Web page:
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Interexchange Carrier MPLS Network Design Study

Chapter Description

USCom is a fictitious nationwide data and long-distance voice service provider in the U.S. This chapter discusses the current USCom MPLS network design, its evolution, and how USCom characteristics and objectives influenced the corresponding design decisions that were made in order to illustrate how design decisions should stem from the characteristics of your company.

Design Lessons to Be Taken from USCom

A number of observations can be made from USCom's design decisions:

  • Straightforward engineering rules such as structured VRF naming conventions, route distinguisher/route target allocation schemes, and well-defined configuration templates allow for a simpler Layer 3 MPLS VPN service deployment.
  • Operation of the Internet service can be kept exactly as before deployment of the Layer 3 MPLS VPN service by separating forwarding of Internet and VPN traffic in the core. VPN traffic is carried over MPLS LSPs, while Internet traffic remains forwarded as IP traffic.
  • PE router protection techniques, such as limiting the number of routes within a VRF or restricting the number of prefixes received from a given client, should be a mandatory part of the Layer 3 MPLS VPN service deployment.
  • Simple tuning of certain router parameters, such as the input hold-queue and Selective Packet Discard (SPD), can considerably enhance convergence of the BGP control plane.
  • Route reflectors should be deployed to help scale the number of BGP TCP sessions required at the PE routers.
  • Enabling path MTU discovery at the PE routers and route reflectors allows the TCP protocol used by BGP to run more efficiently, thus providing better convergence times.
  • Where core bandwidth is plentiful/cheap/quick to provision, the core QoS design can rely on pure overengineering to maintain QoS during single failures and to achieve a good SLA that satisfies mission-critical and multimedia applications. This is a low operational expenses (opex) design because of simpler engineering, configuration, monitoring, troubleshooting, and fine-tuning. This is usually an attractive avenue for "facilities-owned" operators with an optical infrastructure.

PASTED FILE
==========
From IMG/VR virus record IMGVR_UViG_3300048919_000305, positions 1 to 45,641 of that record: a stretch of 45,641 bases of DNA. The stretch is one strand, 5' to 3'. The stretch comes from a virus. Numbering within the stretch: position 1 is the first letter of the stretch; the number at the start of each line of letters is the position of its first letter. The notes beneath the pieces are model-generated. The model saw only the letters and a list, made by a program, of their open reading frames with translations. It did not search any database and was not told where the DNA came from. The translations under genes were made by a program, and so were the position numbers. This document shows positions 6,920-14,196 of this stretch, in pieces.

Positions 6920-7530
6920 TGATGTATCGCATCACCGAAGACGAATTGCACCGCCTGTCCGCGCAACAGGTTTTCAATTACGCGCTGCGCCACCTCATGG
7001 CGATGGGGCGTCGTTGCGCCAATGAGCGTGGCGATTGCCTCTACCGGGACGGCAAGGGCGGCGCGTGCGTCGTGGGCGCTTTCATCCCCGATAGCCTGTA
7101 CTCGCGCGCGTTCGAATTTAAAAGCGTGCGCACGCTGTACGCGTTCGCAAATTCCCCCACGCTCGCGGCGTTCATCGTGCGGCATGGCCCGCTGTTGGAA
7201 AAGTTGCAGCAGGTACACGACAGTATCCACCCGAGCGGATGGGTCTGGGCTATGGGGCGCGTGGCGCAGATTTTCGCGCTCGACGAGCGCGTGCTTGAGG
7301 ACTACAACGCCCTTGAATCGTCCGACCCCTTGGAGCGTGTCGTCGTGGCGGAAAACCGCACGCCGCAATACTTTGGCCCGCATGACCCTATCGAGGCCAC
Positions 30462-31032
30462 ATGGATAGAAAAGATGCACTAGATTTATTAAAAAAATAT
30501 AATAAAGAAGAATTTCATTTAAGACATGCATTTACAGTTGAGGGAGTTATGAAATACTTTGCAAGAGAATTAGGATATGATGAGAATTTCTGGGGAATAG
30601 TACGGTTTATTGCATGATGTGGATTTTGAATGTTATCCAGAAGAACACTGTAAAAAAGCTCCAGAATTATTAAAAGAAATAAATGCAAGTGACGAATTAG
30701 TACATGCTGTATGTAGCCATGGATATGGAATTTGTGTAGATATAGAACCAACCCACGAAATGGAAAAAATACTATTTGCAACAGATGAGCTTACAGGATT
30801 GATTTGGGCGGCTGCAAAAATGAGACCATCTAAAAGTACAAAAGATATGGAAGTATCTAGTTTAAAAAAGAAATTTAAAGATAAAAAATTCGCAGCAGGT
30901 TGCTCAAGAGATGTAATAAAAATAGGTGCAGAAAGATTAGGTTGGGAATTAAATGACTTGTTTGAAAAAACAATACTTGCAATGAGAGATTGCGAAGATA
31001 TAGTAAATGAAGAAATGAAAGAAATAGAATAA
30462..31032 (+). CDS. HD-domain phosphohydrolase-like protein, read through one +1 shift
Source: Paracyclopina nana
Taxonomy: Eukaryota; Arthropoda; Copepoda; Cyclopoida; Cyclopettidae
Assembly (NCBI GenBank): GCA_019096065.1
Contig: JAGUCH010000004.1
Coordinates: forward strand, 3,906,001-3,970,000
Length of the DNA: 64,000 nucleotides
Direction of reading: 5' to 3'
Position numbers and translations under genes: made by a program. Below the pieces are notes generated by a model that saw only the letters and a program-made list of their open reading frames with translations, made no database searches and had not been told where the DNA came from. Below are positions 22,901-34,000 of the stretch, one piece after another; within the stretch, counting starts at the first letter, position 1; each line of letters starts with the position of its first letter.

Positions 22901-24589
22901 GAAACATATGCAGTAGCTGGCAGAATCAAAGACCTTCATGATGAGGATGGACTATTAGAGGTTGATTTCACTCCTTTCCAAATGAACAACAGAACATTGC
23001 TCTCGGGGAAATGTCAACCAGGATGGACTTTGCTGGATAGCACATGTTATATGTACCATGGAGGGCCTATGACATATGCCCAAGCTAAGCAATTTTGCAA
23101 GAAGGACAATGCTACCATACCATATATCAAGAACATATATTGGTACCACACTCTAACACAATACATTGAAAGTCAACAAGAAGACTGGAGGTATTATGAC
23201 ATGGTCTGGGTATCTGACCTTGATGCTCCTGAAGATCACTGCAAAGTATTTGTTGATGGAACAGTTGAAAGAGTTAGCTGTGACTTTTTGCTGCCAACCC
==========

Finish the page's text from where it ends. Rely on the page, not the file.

• Even when no QoS mechanism is supported in the core, and unmanaged CE routers are deployed, it is a good idea to offer an optional QoS mechanism on egress PE routers. Doing so provides added value for customers because it manages congestion on the last weak link in the chain (the first weak link, the CE-PE link, can be managed by the customer anyway) and does not add significant complexity to the design.
  • A network can follow a simple design to be able to offer a 50-ms convergence time upon link or SRLG failure by means of MPLS Traffic Engineering Fast Reroute, at a minimal cost in terms of opex and capital expenditure (capex). Such backup tunnels can be automatically configured and set up with minimal configuration.
  • Node failures may be covered by minimal IGP tuning to obtain a few seconds of rerouting time upon a router failure that affects data forwarding. USCom might consider more-aggressive IS-IS parameter settings if it has to increase its network availability in the future.